Monday, May 11, 2009



Sunday, May 10 2009

Mr Pravin Gordhan, the former head of South Africa’s tax authority, was named as Finance minister today.

President Zuma faced pressure to appoint effective ministers who can deliver on the ruling ANC’s promises to tackle widespread poverty, crime and Aids and create jobs.

He said in his inauguration speech on Saturday the country should acknowledge it faces tough economic times and will not be spared the impact of the global credit crunch.

Mr Trevor Manuel was expected to stay in the Finance post or be transferred to a powerful new planning commission.

A transfer would be welcomed by markets provided it kept him at the heart of policy-making.

Stacking his cabinet with loyalists could undermine the credibility of Zuma, who has told ANC officials they should not expect jobs just because they supported him.

President Zuma won a wide mandate in the ruling African National Congress’ (ANC) April 22 landslide election victory.

His toughest task may be balancing the interests of unions and communists who helped him rise to the top against those of investors who fear he will steer the economy to the left.

One of the most divisive figures in South African politics, Winnie Madikizela-Mandela has returned from the political wilderness after a fraud conviction to appear alongside Zuma at party rallies, and was feared could well join the cabinet.

Feared by investors for her old-style revolutionary rhetoric, Nelson Mandela’s ex-wife is unlikely to secure a high-profile ministry. But her return to prominence may provide clues about Zuma’s focus and priorities.

Accused by critics of embarrassing South Africa by backing governments with dubious human rights records, Foreign Minister Nkosazana Dlamini-Zuma also has a frosty relationship with her ex-husband Zuma, and may get the boot from her job.

Mr Gordhan, who has headed the South African Revenue Service since 1999, serving under Mr Manuel, and has been praised for turning it into an efficient body that has repeatedly collected tax over target.

His appointment could lead to a relatively seamless transition and policy continuity, a key hope of foreign investors.

President Zuma was also expected to choose ANC heavyweight Cyril Ramaphosa to head the finance portfolio.

The former trade unionist served as ANC secretary-general and was an architect of the globally-admired constitution that took effect after the end of apartheid.

Since then he has built up a business empire, steering the unlisted Shanduka Holdings to become one of the biggest black-owned groups in the country.

Mr Manuel is praised by many in the markets for tight control over spending and instilling financial stability.
He has been in the post since 1996, making him the longest-serving finance minister in the world, and remains one of the highest-ranked members of the ruling party.

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First Cabinet

Mr Manuel was appointed to head a powerful new planning body, keeping South Africa’s former Finance minister at the heart of policy-making in President Zuma’s first Cabinet.

“I think the positions that the financial markets were worried about have been skilfully handled,” said independent analyst Nic Borain.

Mr Manuel had been in the job for 13 years, making him the world’s longest-serving finance minister. Investors approved of the tight monetary and fiscal policies he kept in place.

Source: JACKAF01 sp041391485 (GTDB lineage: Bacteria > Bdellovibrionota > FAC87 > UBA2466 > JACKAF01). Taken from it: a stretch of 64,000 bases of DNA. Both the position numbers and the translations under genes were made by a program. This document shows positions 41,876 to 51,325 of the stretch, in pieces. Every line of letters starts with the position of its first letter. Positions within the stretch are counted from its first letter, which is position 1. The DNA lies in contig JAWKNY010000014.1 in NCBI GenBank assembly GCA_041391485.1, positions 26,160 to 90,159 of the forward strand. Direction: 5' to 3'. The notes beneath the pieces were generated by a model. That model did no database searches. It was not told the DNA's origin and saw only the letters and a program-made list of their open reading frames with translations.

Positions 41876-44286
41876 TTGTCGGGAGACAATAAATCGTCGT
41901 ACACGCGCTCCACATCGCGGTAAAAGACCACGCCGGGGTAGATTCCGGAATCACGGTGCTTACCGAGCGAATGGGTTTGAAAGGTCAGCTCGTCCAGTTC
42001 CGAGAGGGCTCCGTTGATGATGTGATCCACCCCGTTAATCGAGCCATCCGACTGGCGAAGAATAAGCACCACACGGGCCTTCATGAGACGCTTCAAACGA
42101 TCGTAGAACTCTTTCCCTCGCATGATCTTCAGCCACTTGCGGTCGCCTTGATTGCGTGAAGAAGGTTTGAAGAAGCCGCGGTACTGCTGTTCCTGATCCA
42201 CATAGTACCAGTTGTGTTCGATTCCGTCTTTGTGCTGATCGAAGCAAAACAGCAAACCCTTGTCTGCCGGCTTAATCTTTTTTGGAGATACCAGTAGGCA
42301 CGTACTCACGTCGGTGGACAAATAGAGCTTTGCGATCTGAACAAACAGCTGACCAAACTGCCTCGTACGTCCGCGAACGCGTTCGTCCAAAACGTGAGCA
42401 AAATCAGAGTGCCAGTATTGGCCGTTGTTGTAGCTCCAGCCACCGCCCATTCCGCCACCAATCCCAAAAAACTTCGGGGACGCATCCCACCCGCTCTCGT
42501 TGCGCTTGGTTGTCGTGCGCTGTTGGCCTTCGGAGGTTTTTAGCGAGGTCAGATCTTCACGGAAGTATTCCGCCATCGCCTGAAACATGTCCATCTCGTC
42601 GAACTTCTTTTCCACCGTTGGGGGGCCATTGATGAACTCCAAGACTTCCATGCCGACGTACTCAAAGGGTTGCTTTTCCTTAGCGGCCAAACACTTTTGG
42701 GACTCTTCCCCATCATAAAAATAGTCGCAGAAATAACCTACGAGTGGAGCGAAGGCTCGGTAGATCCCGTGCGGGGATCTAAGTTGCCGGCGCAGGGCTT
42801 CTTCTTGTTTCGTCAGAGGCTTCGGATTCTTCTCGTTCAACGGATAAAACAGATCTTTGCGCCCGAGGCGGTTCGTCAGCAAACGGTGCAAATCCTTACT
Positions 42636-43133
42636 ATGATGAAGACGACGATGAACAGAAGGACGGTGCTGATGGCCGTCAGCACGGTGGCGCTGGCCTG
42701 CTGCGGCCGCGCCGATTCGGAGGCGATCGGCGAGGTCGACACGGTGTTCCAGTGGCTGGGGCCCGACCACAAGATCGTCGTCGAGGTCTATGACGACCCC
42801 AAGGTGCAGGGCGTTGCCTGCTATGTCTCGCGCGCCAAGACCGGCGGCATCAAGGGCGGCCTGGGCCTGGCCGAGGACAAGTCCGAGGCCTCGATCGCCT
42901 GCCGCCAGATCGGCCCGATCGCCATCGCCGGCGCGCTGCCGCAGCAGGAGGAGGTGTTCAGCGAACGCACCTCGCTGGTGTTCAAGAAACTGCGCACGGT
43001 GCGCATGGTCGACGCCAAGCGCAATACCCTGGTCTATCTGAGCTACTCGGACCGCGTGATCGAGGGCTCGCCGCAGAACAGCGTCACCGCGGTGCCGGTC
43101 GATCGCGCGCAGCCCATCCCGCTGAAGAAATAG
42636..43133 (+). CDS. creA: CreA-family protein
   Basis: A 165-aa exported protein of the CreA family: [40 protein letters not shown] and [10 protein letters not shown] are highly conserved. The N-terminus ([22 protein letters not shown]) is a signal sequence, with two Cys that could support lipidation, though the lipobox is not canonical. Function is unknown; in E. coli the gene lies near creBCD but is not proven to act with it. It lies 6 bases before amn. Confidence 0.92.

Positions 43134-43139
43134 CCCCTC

“Comrade Trevor Manuel has been given a new structure, a very powerful structure that is going to work out a national plan of government,” said President Zuma who expects a positive financial market reaction to Mr Gordhan’s appointment.

His toughest task may be balancing the interests of unions and communists who helped him rise to the top against those of investors who fear he will steer the economy to the left.

Some of the more vocal left-wingers found places in the cabinet, but not holding key economic portfolios.

South African Communist Party General-Secretary Blade Nzimande was named minister of Higher Education and Training.

“He certainly put his own staff on the cabinet which I think is a good thing,” said Nel Marais, acting managing director at Executive Research Associates.

“There are quite a few strong new faces in the cabinet that played a significant role in President Zuma’s political fight for survival in the past few months.”

President Zuma also reached out to Afrikaners, many of whom feel excluded 15 years after the end of white minority rule. He named the deputy agriculture minister from the Freedom Front, which explicitly aims to protect Afrikaner interests.

Top businessman Tokyo Sexwale, who returned to politics two years ago, became minister of Human Settlements.

But President Zuma left out Ms Madikizela-Mandela, who is back in parliament after a fraud conviction.

Tougher measures

Possibly in a sign of tougher measures against violent crime before next year’s soccer World Cup finals in South Africa, President Zuma created a new ministry specifically for the police.

President Zuma named his predecessor, Kgalema Motlanthe, as his deputy. Motlanthe had served in a caretaker role since Zuma’s rival, former President Thabo Mbeki, was forced from office last September by the ANC.

Although markets were expected to welcome the key economic appointments, some pundits questioned how effectively Manuel’s new planning commission and another new economic ministry would work with trade and finance ministries. (Reuters)